- The photographer’s work was the pretext that Havana used to suspend negotiations with the European Union
14ymedio, Ernesto Hernandez, Miami, 23 January 2015 — Marius Jovaiša is a Lithuanian photographer, 41, who has spent much of the last five years taking photos of Cuba from a perspective never before seen: from above. He started the project in 2010 thinking that, being a foreign artist far removed from politics, it would be quite easy to get permission to take aerial photos. However he quickly realized that he would have to navigate against an extremely slow bureaucracy, invest a great deal of resources, be patient, and understand that the freedom to do things is very limited on the island.
Unseen Cuba, a collection of more than 300 ariel photos of the island, taken from an ultralight 300 feet above the surface of the earth, was published in 2014. The exhibition of the images in Washington and Brussels caused problems with the Cuban authorities, who came to use his work as a pretext to suspend their dialogue with the European Union last November.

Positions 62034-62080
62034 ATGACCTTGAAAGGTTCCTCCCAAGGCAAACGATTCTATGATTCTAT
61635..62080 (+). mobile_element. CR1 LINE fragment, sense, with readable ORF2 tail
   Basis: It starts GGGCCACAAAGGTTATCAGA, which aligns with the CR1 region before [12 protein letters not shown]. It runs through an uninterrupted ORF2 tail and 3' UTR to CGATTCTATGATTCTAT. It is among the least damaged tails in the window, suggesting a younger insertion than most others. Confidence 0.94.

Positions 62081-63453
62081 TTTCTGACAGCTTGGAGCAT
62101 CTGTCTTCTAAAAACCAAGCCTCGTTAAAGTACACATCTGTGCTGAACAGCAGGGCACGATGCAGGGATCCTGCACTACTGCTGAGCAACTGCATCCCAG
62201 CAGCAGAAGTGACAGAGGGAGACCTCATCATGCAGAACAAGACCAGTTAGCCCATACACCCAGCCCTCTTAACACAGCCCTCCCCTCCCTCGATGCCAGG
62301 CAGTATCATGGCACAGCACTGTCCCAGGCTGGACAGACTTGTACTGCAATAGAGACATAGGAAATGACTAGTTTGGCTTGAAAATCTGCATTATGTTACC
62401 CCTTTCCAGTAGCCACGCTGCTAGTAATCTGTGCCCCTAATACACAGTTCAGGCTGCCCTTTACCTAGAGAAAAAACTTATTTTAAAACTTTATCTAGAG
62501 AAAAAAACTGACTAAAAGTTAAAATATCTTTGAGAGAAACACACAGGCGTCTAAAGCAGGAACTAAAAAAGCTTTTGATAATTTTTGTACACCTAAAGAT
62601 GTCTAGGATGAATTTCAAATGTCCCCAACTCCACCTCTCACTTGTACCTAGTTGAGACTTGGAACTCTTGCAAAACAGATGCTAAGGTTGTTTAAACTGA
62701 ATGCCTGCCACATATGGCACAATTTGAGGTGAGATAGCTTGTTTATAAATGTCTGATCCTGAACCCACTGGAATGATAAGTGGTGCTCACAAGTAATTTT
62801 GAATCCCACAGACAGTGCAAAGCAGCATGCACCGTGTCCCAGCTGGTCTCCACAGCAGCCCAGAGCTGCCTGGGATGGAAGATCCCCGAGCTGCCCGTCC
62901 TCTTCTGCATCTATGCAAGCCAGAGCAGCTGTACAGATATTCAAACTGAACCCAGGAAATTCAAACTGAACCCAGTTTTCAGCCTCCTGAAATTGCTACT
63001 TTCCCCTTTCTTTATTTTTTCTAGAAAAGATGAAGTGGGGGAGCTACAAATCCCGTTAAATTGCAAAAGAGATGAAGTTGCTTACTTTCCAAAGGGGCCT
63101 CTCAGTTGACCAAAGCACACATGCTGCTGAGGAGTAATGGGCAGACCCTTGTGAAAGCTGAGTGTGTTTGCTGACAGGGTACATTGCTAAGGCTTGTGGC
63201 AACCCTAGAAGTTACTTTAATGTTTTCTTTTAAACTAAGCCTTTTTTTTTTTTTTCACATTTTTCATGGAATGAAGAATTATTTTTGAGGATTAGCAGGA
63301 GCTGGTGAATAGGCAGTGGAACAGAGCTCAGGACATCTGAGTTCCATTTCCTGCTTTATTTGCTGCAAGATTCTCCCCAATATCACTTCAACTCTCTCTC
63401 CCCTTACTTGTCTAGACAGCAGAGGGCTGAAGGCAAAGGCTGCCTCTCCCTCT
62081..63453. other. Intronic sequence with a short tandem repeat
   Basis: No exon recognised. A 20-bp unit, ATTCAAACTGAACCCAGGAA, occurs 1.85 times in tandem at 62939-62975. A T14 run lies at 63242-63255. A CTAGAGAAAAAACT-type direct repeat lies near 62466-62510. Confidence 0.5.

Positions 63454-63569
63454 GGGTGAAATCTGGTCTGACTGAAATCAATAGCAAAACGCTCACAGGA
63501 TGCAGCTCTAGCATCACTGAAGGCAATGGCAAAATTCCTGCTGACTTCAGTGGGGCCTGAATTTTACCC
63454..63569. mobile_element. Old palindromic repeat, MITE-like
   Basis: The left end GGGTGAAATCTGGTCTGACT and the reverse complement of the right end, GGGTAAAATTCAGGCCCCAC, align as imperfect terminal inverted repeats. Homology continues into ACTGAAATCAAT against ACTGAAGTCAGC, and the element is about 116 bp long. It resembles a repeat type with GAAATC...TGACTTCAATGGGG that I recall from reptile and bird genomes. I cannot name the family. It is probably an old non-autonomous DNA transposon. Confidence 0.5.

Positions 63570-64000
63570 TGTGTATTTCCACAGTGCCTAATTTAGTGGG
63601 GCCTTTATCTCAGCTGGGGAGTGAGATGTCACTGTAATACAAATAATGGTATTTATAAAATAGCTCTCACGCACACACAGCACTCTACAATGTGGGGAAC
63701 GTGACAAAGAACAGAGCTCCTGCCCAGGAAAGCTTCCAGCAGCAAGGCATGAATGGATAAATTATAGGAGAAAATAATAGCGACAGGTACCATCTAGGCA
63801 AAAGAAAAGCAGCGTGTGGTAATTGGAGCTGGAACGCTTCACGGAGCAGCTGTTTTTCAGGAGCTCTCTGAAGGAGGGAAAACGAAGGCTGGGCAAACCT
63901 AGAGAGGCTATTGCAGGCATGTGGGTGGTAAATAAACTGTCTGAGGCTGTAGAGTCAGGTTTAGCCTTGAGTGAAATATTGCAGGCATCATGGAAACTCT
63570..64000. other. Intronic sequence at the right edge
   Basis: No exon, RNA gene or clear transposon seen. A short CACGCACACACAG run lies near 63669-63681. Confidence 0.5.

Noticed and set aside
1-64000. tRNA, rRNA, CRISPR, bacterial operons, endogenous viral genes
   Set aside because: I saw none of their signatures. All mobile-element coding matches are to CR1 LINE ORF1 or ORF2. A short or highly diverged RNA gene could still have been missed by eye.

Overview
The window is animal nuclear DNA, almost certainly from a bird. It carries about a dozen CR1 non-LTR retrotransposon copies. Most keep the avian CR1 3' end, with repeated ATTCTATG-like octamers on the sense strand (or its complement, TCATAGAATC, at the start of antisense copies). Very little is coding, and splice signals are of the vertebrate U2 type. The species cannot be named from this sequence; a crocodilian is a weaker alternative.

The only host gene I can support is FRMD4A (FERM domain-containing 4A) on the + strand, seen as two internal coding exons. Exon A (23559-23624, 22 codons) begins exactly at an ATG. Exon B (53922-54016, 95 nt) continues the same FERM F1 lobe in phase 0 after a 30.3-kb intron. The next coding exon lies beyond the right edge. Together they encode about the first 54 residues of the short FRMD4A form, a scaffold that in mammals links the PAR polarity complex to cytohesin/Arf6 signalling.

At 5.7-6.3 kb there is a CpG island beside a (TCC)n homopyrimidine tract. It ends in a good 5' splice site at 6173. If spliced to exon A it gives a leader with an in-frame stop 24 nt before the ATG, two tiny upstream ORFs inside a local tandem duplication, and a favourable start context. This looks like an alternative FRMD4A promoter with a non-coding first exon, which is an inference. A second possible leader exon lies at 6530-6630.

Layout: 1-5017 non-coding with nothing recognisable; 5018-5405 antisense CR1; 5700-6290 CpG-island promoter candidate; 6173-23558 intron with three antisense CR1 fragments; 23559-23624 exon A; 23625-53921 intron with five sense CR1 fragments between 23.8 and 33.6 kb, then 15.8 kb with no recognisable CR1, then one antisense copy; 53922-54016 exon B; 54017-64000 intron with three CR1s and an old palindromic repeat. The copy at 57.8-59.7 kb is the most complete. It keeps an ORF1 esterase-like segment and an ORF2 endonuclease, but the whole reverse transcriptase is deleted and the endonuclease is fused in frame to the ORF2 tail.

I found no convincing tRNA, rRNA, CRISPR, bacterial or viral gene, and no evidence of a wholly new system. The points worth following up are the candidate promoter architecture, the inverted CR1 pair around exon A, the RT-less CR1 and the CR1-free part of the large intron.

Question: Why did you decide to write a book about Cuba?
Answer: After the publication of my book of ariel photos of Lithuania, I realized that I was doing something that I enjoy, that appealed to the public, and that could also be a profitable project. With this new project I could combine my passion for photography with the adrenaline that one feels when flying in an apparatus that is open as an ultralight. It was like I was flying in a chair and, at the same, time taking incredible photos.
First I did Unseen Belize to see if the model would work in a foreign country and then I thought about Cuba, because there had not been a work of this kind in the country, and also because the island and Lithuania share a piece of history through the Soviet influence. Cuba was like a secret country and it would be a great challenge for me to develop the project. I love challenges.